No rogue wave of this magnitude had ever been observed before, researchers say, and the “probability of such an event occurring is once in 1,300 years.”
Oceanographers have confirmed an enormous wave off the coast of Canada in 2020 was the most extreme “rogue” wave to ever be recorded. In November 2020, a 58-foot-tall rogue wave crashed in the waters off British Columbia, Canada.
A “rogue wave” occurs when a wave is proportionally larger than those around it in a given area of the ocean. These waves happen in open water and grow more than double the height of neighboring waves.
The recent rogue wave was detailed in a study published in the journal Scientific Reports. The buoy that recorded the event was deployed at Amphitrite Bank, about 4 miles offshore of Ucluelet, British Columbia, in August 2020. This was one of many buoys to be part of a network of marine sensors that comprise MarineLabs’ CoastAware™ platform. The buoy is able to record data in 20-minute bursts every 30 minutes.
When the rogue wave hit the buoy in November 2020, it was so large that it raised the buoy about 58 feet. The wave was more than three times as large as the waves that had come before and after it.
“Only a few rogue waves in high sea states have been observed directly, and nothing of this magnitude. The probability of such an event occurring is once in 1,300 years,” Dr. Johannes Gemmrich, the lead author of the study and research scientist at the University of Victoria, said in a statement.
Rogue waves were originally thought to be a myth and often were dismissed as exaggerated accounts. Scientists have since been able to confirm the existence of rogue waves in recent decades.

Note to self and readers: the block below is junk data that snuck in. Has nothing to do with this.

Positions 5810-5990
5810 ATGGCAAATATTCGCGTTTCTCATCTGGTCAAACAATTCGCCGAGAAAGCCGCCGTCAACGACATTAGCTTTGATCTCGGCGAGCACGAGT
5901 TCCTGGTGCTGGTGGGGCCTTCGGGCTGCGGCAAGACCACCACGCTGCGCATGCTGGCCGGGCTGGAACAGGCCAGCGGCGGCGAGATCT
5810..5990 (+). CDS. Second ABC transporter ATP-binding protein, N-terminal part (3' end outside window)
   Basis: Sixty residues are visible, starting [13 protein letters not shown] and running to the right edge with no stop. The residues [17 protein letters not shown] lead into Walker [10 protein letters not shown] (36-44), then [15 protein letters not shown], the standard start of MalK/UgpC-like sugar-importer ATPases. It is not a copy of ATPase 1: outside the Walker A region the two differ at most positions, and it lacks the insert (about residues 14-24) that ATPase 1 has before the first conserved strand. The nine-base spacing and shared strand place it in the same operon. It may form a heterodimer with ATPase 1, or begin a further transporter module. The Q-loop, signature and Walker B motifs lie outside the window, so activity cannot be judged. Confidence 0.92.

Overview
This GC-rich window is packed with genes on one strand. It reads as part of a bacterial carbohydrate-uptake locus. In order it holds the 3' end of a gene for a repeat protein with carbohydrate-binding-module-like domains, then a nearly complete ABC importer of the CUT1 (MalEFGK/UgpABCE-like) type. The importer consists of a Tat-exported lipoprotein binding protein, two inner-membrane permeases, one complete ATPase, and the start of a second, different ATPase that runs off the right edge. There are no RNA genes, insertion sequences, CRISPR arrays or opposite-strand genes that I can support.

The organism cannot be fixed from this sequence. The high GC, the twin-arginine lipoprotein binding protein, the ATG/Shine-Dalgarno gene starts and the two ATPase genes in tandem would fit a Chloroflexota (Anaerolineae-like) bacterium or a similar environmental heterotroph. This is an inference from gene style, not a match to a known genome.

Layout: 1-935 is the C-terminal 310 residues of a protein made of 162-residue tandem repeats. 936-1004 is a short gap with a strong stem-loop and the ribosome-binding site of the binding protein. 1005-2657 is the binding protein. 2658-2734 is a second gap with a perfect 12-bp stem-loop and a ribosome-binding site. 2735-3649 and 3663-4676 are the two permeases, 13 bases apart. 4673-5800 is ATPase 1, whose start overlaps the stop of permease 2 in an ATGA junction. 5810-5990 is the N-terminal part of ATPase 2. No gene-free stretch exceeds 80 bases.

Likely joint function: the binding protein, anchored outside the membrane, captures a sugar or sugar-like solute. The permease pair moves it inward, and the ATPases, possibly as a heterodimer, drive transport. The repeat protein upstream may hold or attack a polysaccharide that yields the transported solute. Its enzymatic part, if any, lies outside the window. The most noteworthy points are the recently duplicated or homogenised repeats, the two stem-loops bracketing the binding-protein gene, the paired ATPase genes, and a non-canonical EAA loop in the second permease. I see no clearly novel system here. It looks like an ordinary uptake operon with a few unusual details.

The first rogue wave to be recorded was off the coast of Norway in 1995. This wave reached a height of nearly 84 feet and was known as the “Draupner wave,” according to NBC News. The Draupner wave was double the size of waves around it.
Even though the 1995 wave was taller than the recent record-breaking wave, the 2020 rogue wave became record-breaking because it was nearly three times as large as other waves around it.
Rogue waves generally occur near the center of a group of waves and are unexpected. There is no gradual build-up of wave height leading up to a rogue wave, according to the study.
“The unpredictability of rogue waves, and the sheer power of these ‘walls of water’ can make them incredibly dangerous to marine operations and the public,” MarineLabs CEO, Dr. Scott Beatty, said in a statement.
Along with the exact risks they have, rogue waves still hold a lot of unknowns. Beatty said the potential for predicting rogue waves remains an open question and their data is helping better understand the when, where and how rogue waves form.
“We are aiming to improve safety and decision-making for marine operations and coastal communities through widespread measurement of the world’s coastlines,” says Beatty.
A network of 26 buoy sensors are strategically placed on coastlines and in oceans around North America to provide data for MarineLab’s CoastAware. The company plans to more than double the amount of sensor locations in 2022.
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